Blockchain.com has become the latest crypto company to cut staff, according to a report published by Coindesk on Thursday.
The exchange will cut 25% of its staff, approximately 150 people, bringing the firm’s staffing levels back that of January 2022. Executive salaries and CEO compensation will also be reduced.
The company said the decision was based on harsh bear market conditions and the need to absorb financial losses relating to the fallout of Three Arrows Capital’s (3AC) collapse. The exchange has a $270 million shortfall due to lending to the fund.
As part of the cutbacks, Blockchain.com is additionally rolling back expansion plans, particularly in South America, which last year CEO Peter Smith heralded as one of the "largest growth opportunities in crypto over the coming decade." To that end, the company acquired Argentinian crypto investment platform SeSocio in late last year and announced plans to launch a physical presence in Argentina, Brazil, Chile, Colombia and Mexico.
But now the company says that most active demand is coming from Europe, the US and Africa. It will close its Argentina-based offices and cancel expansion plans in several countries. Almost half of the layoffs are of Argentina-based employees. A further 26% are US-based and 16% UK-based.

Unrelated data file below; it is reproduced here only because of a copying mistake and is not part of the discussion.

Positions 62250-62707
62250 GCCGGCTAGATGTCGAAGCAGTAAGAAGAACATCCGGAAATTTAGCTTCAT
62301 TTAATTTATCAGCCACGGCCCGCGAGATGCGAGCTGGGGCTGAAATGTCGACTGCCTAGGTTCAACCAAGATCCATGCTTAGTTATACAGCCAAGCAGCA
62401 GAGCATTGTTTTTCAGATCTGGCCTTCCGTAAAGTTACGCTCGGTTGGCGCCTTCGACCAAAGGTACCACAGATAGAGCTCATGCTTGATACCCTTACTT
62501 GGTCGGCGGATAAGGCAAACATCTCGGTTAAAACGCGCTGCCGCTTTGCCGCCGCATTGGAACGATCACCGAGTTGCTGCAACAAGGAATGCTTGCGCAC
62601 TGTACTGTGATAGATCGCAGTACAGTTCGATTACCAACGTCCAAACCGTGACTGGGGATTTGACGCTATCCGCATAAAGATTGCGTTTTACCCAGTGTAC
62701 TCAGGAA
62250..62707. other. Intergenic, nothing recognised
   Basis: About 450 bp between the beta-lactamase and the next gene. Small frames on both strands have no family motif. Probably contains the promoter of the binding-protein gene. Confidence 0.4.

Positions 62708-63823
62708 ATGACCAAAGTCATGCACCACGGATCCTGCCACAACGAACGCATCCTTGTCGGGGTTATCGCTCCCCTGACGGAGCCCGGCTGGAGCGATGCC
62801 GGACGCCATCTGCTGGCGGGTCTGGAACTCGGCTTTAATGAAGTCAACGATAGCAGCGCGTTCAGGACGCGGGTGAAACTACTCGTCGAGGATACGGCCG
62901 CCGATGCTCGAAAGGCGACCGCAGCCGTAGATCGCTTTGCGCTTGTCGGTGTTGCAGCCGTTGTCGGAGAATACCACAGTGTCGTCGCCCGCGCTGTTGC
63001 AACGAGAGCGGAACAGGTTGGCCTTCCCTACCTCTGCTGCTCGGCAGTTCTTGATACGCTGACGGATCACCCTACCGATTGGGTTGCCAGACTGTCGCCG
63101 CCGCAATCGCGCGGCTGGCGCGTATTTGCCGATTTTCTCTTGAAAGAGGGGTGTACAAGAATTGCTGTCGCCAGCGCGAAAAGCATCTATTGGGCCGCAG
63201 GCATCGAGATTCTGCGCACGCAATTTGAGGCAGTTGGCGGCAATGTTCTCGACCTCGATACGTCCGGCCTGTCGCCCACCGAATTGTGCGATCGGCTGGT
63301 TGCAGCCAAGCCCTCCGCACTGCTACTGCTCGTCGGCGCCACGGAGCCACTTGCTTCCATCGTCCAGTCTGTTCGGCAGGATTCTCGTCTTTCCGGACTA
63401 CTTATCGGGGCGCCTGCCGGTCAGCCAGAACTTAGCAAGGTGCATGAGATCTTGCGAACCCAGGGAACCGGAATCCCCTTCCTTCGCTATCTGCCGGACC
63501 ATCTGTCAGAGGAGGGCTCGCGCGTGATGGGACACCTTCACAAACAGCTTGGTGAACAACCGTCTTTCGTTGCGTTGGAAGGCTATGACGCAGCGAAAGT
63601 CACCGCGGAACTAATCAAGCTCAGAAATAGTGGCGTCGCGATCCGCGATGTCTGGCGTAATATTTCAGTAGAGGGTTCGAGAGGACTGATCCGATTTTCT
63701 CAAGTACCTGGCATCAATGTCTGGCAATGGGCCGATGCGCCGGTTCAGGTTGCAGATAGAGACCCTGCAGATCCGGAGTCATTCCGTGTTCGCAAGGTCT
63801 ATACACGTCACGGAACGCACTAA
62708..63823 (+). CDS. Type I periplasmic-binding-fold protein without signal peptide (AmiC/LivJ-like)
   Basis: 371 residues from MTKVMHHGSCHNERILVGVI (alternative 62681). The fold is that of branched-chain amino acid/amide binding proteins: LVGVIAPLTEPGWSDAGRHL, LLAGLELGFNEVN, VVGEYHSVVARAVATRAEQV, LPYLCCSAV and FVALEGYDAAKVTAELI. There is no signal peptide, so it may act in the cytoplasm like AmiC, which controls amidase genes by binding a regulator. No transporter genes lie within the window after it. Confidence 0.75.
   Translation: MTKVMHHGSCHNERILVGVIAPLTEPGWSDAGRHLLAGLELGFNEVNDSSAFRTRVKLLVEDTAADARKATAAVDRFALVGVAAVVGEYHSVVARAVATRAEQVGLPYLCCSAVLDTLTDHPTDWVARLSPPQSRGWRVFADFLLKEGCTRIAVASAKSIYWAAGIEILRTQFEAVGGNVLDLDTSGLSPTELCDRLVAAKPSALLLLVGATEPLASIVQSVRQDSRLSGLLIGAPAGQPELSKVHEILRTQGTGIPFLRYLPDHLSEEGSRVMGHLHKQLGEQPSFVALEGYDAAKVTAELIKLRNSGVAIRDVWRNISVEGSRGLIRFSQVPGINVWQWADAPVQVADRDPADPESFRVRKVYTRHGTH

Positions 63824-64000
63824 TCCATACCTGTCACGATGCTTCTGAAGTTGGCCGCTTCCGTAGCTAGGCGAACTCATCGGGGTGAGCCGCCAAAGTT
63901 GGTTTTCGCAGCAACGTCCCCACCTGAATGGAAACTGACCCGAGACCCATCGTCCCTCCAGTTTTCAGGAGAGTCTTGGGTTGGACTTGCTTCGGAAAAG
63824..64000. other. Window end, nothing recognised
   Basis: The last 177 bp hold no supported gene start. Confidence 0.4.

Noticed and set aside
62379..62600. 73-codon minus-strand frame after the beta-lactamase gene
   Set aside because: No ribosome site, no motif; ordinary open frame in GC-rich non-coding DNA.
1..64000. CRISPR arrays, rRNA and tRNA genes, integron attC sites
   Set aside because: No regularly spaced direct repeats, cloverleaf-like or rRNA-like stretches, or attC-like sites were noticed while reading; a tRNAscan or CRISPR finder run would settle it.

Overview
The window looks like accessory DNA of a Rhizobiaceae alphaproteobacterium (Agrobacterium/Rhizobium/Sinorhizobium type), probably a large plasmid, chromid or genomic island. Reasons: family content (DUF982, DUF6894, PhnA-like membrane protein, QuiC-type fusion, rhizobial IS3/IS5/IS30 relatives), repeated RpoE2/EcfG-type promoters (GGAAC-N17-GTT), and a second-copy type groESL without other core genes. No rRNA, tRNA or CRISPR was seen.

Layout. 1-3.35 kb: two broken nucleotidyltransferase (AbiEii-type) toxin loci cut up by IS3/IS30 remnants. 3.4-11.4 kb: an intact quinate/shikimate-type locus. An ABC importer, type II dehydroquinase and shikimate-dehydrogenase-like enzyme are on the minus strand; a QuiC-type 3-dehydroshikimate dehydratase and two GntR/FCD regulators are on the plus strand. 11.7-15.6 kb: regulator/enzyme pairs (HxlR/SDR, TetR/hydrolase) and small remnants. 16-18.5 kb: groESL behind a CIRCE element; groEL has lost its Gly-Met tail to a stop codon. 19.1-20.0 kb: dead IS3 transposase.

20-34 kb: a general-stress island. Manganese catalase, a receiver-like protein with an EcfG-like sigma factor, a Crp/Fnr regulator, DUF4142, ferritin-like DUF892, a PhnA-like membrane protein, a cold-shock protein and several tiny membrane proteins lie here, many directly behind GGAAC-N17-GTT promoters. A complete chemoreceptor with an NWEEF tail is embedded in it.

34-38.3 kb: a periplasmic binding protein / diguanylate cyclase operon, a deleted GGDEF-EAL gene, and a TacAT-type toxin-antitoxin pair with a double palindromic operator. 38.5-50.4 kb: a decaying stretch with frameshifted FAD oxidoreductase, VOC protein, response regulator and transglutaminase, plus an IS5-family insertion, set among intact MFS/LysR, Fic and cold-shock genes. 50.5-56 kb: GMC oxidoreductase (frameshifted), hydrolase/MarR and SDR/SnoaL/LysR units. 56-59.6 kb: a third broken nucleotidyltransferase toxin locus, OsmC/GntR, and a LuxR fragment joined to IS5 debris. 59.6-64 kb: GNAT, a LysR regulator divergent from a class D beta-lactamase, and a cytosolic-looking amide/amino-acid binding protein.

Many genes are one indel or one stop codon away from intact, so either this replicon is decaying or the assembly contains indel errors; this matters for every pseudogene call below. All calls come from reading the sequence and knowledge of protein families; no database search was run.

It will also shrink its institutional lending business, halt all M&A activity, slow work on its non-fungible token (NFT) marketplace and pause its forays into gaming.
The crypto firm joined the ranks of the decacorns — a term for a company valued at more than $10 billion — in March this year following a Series D funding round at a $14 billion valuation that generated an undisclosed amount of funds. At least some of the proceeds from this round will now be used to cover the 3AC-induced shortfall. In April, there were also reports that the company planned to go public this year.
Other large crypto companies are continuing to cut staffing levels as well, many following significant hiring drives over the past 12 months. Last month, Coinbase admitted it had “over-hired” and laid off more than 18% of its staff. Last week, OpenSea also laid off 20% of its staff. Layoffs have also been seen at Gemini, Bitso, Bybit, Rain Financial, and Brazil-based 2TM, among others.
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